• Friendship — Because my friends are amazing and I don’t know where I’d be without them. Also, despite my best efforts, I’ve somehow managed to evolve into an extremely likeable person, and I’ve kind of gotten used to people liking me, so if they stopped, it’d be a real shock to the system. So let’s stay friends, okay?


  • Money — As some people who know me may be aware, my current barometer for success is being able to afford my own health insurance by the time I turn 26 and am forced off my parents’ plan. Also dental because my teeth are terrible. And I need to buy tons of tools, finish paying off my automotive school tuition, and I hope to move out of my parents’ house eventually, which would entail all manner of expenses such as rent, groceries, utilities, etc, and I’ll probably need a car at some point and that car will need gasoline and insurance and blah blah blah — so yeah, money is super important.



You may have noticed that romance is not on this list. No, it’s not because I don’t want it. And no, it’s not because I don’t think it’ll ever happen.


But since I don’t believe that blessings have any actual power, I treat them more as reminders of the things that are most important to me, things that I can focus on and take care of on my own or with existing support systems. Romance is not one of those things. Romance is a crapshoot. Romance is 50% dependent on another person, and that’s if there already is another person in the picture. When there isn’t anyone, the percentages are incalculable. It’s not something that you can put on a to-do list and measure your progress toward. There is an element of randomness in health and money and all the rest of those things, but not to same degree as romance. It belongs on a different list altogether.


I’m sure some might argue that that is specifically what blessings are for, for the crapshoot uncontrollable variables in life, but to me that feels like saying, oh what the heck, I’ll do this ancient ritual mating dance naked by the light of the full moon because I’ve totally got no power over my own destiny and may as well try anything at this point. It reeks of a kind of desperation that I don’t have. (But that’s because I don’t believe blessings have power. If you do, it’s a totally different story.)


At this point, I feel like romance will happen for me if and when it happens, in the words of Captain Tautology. I attract plenty of guys, and I have quite a few male friends in my life who I’m sure would gladly date me if I gave the okay. That’s not going to happen because none of these guys happen to be remotely compatible with me, but I like to think that if I keep making new friends and meeting new people and attracting interesting guys, one of them may eventually have some potential for me. But so far that hasn’t happened at a rate of more than one per year and I’ve already dated someone this year, so I’m not expecting anyone of that sort to materialize until at least January. Huzzah statistics!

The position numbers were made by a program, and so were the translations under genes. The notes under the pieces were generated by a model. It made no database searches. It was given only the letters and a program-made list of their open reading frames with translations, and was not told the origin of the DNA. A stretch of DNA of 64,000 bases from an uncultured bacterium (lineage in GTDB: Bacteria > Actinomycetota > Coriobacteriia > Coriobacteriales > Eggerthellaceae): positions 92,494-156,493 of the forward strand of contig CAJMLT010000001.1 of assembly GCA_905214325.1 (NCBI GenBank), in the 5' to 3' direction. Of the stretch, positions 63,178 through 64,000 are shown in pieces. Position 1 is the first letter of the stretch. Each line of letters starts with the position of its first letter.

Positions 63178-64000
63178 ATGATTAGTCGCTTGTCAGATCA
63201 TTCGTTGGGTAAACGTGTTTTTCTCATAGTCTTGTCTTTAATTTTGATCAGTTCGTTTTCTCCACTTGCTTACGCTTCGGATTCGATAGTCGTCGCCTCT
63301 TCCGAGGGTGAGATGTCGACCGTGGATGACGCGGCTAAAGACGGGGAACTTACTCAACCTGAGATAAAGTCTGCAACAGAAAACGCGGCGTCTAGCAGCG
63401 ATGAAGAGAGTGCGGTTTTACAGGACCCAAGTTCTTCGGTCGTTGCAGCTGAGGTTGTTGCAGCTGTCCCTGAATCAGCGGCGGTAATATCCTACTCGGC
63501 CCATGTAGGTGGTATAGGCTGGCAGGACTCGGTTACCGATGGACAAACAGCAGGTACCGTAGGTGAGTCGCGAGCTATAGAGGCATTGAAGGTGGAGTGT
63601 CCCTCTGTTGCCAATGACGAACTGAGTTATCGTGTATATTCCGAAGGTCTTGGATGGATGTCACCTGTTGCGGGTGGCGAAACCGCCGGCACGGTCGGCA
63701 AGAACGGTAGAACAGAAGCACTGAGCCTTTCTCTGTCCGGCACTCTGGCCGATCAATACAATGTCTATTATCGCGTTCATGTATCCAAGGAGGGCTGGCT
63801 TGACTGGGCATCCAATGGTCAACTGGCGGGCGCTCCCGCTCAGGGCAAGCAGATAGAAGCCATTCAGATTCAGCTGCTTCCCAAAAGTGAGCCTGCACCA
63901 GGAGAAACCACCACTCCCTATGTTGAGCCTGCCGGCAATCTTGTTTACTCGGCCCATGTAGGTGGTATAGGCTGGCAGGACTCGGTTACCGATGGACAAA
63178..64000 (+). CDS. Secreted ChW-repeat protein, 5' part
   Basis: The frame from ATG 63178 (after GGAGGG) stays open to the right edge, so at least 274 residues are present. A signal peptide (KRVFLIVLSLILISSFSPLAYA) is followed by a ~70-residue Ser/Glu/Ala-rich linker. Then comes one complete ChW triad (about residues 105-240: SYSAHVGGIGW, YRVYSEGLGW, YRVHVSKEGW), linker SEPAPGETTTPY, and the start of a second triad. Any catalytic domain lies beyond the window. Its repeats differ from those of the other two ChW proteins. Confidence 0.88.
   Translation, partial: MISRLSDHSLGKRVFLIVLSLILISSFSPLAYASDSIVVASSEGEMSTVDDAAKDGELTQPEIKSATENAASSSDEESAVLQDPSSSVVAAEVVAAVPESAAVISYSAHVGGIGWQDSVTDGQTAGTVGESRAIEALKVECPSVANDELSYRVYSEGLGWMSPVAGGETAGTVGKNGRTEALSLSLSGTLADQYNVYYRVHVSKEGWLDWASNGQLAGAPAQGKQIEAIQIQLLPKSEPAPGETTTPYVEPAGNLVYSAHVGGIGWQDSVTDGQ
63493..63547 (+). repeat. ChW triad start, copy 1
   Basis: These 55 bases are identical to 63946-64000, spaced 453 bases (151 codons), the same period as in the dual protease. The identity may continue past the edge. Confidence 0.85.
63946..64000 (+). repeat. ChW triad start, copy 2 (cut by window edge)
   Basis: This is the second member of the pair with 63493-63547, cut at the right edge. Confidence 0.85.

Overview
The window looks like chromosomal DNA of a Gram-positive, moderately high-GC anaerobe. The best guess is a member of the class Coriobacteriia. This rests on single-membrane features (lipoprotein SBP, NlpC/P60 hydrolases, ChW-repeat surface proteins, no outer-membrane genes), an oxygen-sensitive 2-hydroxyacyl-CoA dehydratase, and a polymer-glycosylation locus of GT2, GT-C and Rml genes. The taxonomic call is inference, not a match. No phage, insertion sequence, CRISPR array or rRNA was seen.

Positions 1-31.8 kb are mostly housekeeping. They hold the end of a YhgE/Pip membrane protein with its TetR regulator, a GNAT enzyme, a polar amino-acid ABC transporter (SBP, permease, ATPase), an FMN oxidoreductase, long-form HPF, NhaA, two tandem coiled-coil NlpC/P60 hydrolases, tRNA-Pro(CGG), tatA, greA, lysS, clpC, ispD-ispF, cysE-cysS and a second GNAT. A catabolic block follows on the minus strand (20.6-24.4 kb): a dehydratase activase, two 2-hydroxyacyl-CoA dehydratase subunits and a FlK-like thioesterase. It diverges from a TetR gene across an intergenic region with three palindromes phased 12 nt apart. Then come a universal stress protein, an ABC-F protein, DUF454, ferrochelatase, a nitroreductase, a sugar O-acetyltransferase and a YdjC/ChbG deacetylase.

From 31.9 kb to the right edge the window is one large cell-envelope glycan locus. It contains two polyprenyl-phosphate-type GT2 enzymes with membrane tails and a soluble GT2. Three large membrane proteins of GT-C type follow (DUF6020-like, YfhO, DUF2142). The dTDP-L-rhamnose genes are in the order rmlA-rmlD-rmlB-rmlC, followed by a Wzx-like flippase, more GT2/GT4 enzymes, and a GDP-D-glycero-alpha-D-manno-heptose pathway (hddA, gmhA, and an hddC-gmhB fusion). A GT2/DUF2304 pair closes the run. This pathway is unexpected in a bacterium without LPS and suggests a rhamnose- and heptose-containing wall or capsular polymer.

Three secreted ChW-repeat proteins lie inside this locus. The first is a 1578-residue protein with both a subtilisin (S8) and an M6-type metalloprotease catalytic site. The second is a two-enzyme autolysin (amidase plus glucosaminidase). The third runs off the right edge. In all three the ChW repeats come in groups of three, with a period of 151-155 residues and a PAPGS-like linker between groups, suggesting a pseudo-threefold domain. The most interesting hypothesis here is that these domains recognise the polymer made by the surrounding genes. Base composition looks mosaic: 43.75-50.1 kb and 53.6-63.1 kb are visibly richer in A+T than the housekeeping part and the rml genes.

I’d like to end off with a different conversation from Simchat Torah, not one I was a participant in, but rather one that I overheard. I had come outside to enjoy the sunshine and get away from the synagogue’s overcrowded and overheated interior, and two people were conversing quite seriously about 10 feet away, and I caught bits of it.


“Look, I’m 51,” said the woman. “And in the past, I think I was too much of a people pleaser. But when you get to be 50, you realize that life isn’t forever, and you have to do what makes you happy, what inspires you. I realized that I was working so hard to maintain relationships with people that I didn’t connect with, when there are so many people that I do connect with.”


I’m glad it hasn’t taken me until 50 to figure that out. I may be turning 25 this week, but I feel like I’m still 25 years ahead of the curve.




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Girl in Automotive School: On Symbolism


The High Holidays of Judaism always arrive at around this time of year: Rosh Hashanah and Yom Kippur, followed quickly by the less High but still 8-day long Holiday of Sukkot (7 days if you live in Israel).


And I’ve noticed this year, maybe even more than any other year, just how much each of these is rife with symbolism. There are unusual fruits eaten with their own brief prayers relating their metaphoric significance or at least puns about them and how they relate to the blessings we hope to have this year. There is apple dipped in honey for a sweet new year. There is round challah bread to symbolize the circle of life. On Yom Kippur, it’s a common custom to wear white to signify a fresh start. And don’t even get me started on all the things a sukkah may or may not symbolize.


Sometimes a sukkah is just a sukkah? Nope, never.


I’m not going to deny that symbolism can have great power, that seeing a physical manifestation or reminder of an emotional truth can be very effective. However, I think it’s largely true that the symbols that have the most power to us are not the ones that are passed down to us (not to say that there’s anything wrong them), but rather, the ones that we create for ourselves.